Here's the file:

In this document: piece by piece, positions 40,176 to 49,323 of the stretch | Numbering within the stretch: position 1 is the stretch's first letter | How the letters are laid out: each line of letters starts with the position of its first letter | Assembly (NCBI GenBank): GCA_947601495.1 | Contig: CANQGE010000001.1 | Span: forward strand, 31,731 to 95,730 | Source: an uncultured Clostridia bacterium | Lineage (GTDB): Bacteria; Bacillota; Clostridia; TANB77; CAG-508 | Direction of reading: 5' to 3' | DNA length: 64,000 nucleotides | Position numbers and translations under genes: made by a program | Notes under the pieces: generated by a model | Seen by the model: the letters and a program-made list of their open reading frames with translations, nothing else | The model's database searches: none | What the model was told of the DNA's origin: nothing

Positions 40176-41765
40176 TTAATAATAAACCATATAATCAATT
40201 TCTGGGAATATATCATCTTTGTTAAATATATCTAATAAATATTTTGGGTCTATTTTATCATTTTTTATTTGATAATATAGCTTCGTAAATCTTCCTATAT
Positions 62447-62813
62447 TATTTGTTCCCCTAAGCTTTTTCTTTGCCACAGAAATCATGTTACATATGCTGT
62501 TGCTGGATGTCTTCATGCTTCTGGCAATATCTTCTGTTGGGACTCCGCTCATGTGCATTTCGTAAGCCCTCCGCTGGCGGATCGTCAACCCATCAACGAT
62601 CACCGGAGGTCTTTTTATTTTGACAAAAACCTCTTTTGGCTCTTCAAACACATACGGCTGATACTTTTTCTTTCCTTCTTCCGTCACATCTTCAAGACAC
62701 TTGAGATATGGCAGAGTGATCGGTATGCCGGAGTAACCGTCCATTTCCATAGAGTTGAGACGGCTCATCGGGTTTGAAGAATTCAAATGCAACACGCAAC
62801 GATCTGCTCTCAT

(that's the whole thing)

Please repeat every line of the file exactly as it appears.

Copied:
In this document: piece by piece, positions 40,176 to 49,323 of the stretch | Numbering within the stretch: position 1 is the stretch's first letter | How the letters are laid out: each line of letters starts with the position of its first letter | Assembly (NCBI GenBank): GCA_947601495.1 | Contig: CANQGE010000001.1 | Span: forward strand, 31,731 to 95,730 | Source: an uncultured Clostridia bacterium | Lineage (GTDB): Bacteria; Bacillota; Clostridia; TANB77; CAG-508 | Direction of reading: 5' to 3' | DNA length: 64,000 nucleotides | Position numbers and translations under genes: made by a program | Notes under the pieces: generated by a model | Seen by the model: the letters and a program-made list of their open reading frames with translations, nothing else | The model's database searches: none | What the model was told of the DNA's origin: nothing

Positions 40176-41765
40176 TTAATAATAAACCATATAATCAATT
40201 TCTGGGAATATATCATCTTTGTTAAATATATCTAATAAATATTTTGGGTCTATTTTATCATTTTTTATTTGATAATATAGCTTCGTAAATCTTCCTATAT
Positions 62447-62813
62447 TATTTGTTCCCCTAAGCTTTTTCTTTGCCACAGAAATCATGTTACATATGCTGT
62501 TGCTGGATGTCTTCATGCTTCTGGCAATATCTTCTGTTGGGACTCCGCTCATGTGCATTTCGTAAGCCCTCCGCTGGCGGATCGTCAACCCATCAACGAT
62601 CACCGGAGGTCTTTTTATTTTGACAAAAACCTCTTTTGGCTCTTCAAACACATACGGCTGATACTTTTTCTTTCCTTCTTCCGTCACATCTTCAAGACAC
62701 TTGAGATATGGCAGAGTGATCGGTATGCCGGAGTAACCGTCCATTTCCATAGAGTTGAGACGGCTCATCGGGTTTGAAGAATTCAAATGCAACACGCAAC
62801 GATCTGCTCTCAT